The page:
nice post. I wish we could all just enjoy Pride, take it for what it is and not bitch about the politics, how the parade is boring, blah blah blah.

12:57 PM  
Blogger innommable said...

I just don't get why they call it Pride... Will someone explain that to me?

8:27 PM  
Blogger Chicago_Sexbox said...

Are you not familiar with Stonewall? I imagine the term "pride" came about since being proud is the opposite of being ashamed, and the whole beginning of the gay rights movement emphasized no longer needing to feel ashamed because of one's sexuality.

10:24 PM  
Blogger innommable said...

Hmmm... I can understand the idea of not being ashamed of it. I guess I used to be, not so much ashamed, but afraid to say I was gay as a young boy. I was afraid to be gay-bashed. But I belive that in my situation, the normal progression was to grow out of the fear of being bashed and realizing that as a free and individual human being, no one had any right to victimize me for being gay, because it was something that I simply was; I couldn't help liking boys. Being victimized for that reason was akin to being victimized for being latino, or rich (or poor), or a woman, etc.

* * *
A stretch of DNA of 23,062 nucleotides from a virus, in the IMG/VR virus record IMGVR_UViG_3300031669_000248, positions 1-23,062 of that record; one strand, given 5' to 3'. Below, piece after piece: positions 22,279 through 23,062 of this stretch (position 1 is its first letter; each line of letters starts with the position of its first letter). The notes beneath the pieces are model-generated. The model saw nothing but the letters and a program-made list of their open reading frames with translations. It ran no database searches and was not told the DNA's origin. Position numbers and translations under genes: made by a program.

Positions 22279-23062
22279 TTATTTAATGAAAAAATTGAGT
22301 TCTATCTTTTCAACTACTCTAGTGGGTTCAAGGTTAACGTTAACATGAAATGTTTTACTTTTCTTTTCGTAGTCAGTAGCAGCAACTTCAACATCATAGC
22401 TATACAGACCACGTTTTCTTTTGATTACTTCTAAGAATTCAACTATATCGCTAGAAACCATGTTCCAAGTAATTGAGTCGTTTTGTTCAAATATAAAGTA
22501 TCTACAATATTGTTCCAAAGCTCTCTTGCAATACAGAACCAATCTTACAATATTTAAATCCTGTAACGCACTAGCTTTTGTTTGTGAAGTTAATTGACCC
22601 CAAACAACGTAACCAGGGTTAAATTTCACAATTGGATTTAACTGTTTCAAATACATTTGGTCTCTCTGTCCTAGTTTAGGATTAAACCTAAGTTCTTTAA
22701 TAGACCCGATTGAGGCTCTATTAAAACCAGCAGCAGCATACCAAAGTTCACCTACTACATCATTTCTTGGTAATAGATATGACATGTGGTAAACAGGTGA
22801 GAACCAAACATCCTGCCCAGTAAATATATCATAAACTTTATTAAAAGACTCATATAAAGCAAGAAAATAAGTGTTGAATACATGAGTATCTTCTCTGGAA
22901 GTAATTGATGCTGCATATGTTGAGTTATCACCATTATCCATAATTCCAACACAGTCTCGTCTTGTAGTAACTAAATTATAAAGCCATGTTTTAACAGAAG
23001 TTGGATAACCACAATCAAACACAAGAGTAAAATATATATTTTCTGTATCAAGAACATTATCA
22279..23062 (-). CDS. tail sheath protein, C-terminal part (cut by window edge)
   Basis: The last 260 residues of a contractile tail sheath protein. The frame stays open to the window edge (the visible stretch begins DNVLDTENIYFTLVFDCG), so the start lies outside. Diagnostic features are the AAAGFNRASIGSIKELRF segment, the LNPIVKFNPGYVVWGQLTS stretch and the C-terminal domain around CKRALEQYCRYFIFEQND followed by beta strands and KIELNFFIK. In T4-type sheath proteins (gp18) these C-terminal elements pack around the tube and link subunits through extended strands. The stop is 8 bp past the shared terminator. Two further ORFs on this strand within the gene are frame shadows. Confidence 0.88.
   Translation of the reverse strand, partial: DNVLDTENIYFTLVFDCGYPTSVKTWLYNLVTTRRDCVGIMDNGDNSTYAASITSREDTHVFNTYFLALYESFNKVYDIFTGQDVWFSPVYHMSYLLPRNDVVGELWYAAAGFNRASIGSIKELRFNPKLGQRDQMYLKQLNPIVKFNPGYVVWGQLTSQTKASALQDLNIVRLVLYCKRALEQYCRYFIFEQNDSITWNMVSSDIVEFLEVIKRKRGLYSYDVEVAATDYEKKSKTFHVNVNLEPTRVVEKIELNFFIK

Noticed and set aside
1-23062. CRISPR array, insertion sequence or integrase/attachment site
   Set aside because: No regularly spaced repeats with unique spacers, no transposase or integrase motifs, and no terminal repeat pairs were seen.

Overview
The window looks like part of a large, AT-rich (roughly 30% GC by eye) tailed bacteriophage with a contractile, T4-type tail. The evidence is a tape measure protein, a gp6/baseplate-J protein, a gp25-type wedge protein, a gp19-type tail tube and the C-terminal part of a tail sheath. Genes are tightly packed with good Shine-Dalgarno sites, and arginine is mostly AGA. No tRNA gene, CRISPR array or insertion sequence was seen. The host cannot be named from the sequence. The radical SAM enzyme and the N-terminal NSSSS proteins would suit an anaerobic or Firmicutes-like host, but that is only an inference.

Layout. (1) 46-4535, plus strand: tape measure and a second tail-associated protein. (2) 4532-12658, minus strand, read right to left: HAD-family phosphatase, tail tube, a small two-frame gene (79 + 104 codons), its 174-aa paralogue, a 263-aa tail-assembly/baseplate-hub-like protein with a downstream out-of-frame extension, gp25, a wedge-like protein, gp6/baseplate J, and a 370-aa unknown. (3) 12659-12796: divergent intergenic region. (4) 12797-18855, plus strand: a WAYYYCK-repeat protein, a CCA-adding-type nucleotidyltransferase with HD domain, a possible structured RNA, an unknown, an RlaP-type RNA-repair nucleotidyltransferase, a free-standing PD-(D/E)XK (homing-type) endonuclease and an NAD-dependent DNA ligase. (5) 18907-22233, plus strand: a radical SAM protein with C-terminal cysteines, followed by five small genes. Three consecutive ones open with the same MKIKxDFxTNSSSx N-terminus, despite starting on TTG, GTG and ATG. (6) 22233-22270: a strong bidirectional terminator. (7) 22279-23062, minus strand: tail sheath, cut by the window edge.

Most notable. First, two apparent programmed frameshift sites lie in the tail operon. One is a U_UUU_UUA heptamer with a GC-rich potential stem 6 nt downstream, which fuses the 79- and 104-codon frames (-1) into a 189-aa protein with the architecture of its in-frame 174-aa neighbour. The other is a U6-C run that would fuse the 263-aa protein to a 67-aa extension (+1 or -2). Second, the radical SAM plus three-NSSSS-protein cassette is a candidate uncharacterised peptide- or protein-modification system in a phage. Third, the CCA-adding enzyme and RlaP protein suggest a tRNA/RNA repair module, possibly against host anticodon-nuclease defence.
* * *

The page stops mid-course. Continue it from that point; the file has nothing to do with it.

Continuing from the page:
I have never attended a Pride parade. That's not something I'm either proud or ashamed of, it's just true. I think such parades are actually kind of ridiculous. Have you ever seen "Puerto Ricans" or "Mexicans" riding around in Chicago with big flags flying, as they hang out of their cars yelling "Viva Puerto Rico!" or "Viva Mexico!"? Living in Humboldt Park, I always wondered, "Why?"

They called it pride, but I never understood it. They never did anything to achieve their Puerto-Ricanness, or Mexicanness... and in any case, what is the essence of being Puerto Rican, or Mexican, or whatever. Other than being born, it isn't really anything to be proud of. I mean, I guess you can be happy about it, but proud? It doesn't make sense.

I think you pointed it out in your response when you said that "the term "pride" came about since being proud is the opposite of being ashamed." What you do when you speak in those terms it to completely polarize the issue. You erase the middle, which is just being OK with it, but not making it the essence of one's identity. It's certainly not the essence of my identity, AND at the same time, I'm neither proud nor ashamed of being gay.